Full transcript from interview with Stanley Andrisse. (September 16, 2021)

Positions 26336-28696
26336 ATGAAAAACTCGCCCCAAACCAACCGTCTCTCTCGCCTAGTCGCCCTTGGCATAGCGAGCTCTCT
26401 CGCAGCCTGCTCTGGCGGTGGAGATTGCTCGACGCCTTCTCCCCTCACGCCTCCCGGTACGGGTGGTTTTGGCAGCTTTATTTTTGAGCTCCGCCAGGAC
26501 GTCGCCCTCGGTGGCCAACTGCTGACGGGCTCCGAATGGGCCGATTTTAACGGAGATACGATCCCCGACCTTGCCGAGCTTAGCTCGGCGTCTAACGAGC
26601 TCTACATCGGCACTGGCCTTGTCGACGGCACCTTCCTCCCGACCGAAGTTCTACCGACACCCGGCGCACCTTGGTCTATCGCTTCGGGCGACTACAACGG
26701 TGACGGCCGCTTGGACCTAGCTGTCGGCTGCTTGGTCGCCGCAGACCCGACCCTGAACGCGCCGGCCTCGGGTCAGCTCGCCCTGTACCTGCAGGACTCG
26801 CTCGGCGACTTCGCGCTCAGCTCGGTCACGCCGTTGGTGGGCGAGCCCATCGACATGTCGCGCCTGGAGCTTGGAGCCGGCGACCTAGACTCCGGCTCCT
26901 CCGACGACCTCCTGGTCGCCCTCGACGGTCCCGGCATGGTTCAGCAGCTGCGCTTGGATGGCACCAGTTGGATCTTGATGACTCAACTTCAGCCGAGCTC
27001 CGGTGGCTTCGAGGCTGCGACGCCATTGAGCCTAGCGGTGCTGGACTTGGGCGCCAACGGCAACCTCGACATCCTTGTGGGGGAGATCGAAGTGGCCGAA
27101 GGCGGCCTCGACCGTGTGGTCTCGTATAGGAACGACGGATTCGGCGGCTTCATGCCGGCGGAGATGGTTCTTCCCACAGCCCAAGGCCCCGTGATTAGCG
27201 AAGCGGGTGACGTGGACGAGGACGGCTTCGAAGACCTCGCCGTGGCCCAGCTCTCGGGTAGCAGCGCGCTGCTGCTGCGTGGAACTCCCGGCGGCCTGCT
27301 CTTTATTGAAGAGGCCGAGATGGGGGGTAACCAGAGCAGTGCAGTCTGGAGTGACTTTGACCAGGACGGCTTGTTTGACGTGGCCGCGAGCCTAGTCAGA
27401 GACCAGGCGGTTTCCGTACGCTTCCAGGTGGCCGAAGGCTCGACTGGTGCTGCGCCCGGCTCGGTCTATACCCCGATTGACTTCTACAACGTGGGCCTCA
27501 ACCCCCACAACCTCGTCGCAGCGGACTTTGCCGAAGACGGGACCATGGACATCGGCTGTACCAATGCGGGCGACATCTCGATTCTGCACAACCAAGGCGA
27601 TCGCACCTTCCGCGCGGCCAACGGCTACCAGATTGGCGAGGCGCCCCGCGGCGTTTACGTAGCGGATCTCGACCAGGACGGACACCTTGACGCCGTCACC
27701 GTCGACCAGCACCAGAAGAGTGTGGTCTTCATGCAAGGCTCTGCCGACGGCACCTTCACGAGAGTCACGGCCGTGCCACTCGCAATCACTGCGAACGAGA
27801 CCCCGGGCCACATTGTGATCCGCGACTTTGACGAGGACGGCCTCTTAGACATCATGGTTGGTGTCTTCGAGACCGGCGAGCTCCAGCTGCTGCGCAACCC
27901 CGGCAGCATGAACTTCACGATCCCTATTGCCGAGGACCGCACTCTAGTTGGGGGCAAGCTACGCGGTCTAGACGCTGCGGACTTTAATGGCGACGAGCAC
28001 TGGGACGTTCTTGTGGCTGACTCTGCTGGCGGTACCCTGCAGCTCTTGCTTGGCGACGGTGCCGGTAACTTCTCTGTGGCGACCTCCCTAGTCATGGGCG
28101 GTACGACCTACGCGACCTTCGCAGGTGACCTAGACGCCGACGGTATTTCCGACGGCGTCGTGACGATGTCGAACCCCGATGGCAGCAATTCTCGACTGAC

Marcus :- what's up, y'all - oh boy Marcus Bullock for here for another special edition of Marcus asked. I'm super excited that you join you guys for yet another Edition. Today We're going to be talking about education Behind Bars getting your education behind bars. We're going to be having Professor Stanley and his going to come in join me in a few moments. I'm excited for each one of you guys not only to hear and learn about how we think about addressing education Behind Bars and why it's important to us, but more importantly what organizations that are focused on people that are coming home from prison. I doing to help address the need for delivering education. Well before they come home, so Professor is going to be chopping off in a second to talk to us. You gonna chop it up with this. I'm super excited to hop on. Thank you guys again, as you know all I need from you guys is to join the conversation. Don't be shy about it. Please make sure that you jumping in those comments and letting us know like what's the point of view especially when you think about what your loved ones are going through, if you have someone that's inside of these cells or if you just want to learn about ways that you can engage and involve yourself. As we think about best ways to be able to get folks in behind bars access to education one of the things. I'm excited to talk to him about his pilgrims like what's going on with that. how they thinking about doing that. Stanley Andrisse, He runs an organization, called professional prison to PhD. So how are they thinking about getting folks real likes post-secondary education opportunities inside these cells. So shout out to Stanley. I'm gonna give a few minutes. He's probably going to join us in a quick second one staying hops on is going to be on and Poppin. So thank you guys so much for joining us conversation with me for another special edition of Marcus Asks. All right, so what a wait for Stanley to hop on I'm gonna tell you a little bit about my journey of going through prison in education. I received when I was there interestingly enough when I went to prison I was so young. I had no idea that I was going to actually have to go through that experience. And so I really wasn't concerned about education. It was until much later that I meant older folks that were there that were talking about the importance and need of Education after I came home for the so I'm super excited to talk to Stanley about what they're doing to bring it. But in fact he just joined on so I'm one less than and right now now can't wait to holler at him top of that. We spend on the minutes. I've talked to Professor anyway, so this is going to be fun. I'm super excited to talked. Yeah, he's right there. Stanley :- Yeah this way. Marcus :- All right this way here we go. It was perfect. Stanley :- You can hear me. Marcus :- It's a little sketchy. A little choppy, but I think I can hear you though. Now it's perfect. Stanley :- And we go what's up, man? Marcus :- What's going on, bro? Thank you so much, taking time chop it up. Stanley :- Oh, no, I'm excited. I'm excited, the minor technical difficulties. Are you thinking that I know IG but you know, I was like, oh we where we meet that. Okay., I got it though. Marcus :- Now, it's cool. It's cool. It's cool. One of the things I'm there I get excited about door will not as you IG channel, right, It's like it's having Folks at IG community be able to engage with us and learn like want to fly in a real lab conversation so they can learn from the folks who bring on two episodes of Marcus Asks, but for all of you don't know. I'm telling Stanley as well that we also put post these same videos on our YouTube channel so forth so that folks can watch them forever on any day? Like we want you to make sure you get all these resources and I think it's important to me and to the community and its entirety. So I'm getting I'm grateful that you came on man and chop it up with me. Thanks again. Stanley :- Oh! Yeah. Thanks for having me. I'm excited. Marcus :- Yes. I don't do a whole but I don't think a lot of times introduce folks, right? I like You take the own introduction. so you can help me help help me help others explain who you are. Stanley :- Yeah, man, just again just excited to be here with my man Marcus. We've done a few things together. He's been on our John Hopkins series as a specialist talking on communication justice so much much, you know appreciation of what you do and I love what you do love flicks out love partnering with Joseline. I started come across I had to jump on so to those who are joining that that I may not know and that you may not know me. I'm Stanley Andrisse. I am, you know part of the community that Marcus is part of in terms of formerly incarcerated leaders and folks out here looking to make change for those with similar backgrounds as him and I so formally incarcerated person multiple felony convictions in my early 20s, I was sentenced to 10 years in life 10. I was sentenced to 10 years in prison, and I was being told by a prosecutor that I was worthless was going to be caught in this revolving door of incarceration that she was pushing actually to send me away for life in prison, you know, I get sentenced to 10 years fast forward some time. I'm now dr. Stanley Andrisse Endocrinology scientists at Howard University College of Medicine and formerly at Johns Hopkins medicine. Also a visiting faculty at Georgetown visiting faculty across the seas at Imperial College of Medicine. So I'm you know, I've changed and didn't take that, you know trajectory that this that the system was hoping for a person like myself coming out of you know, the Northen and Louis.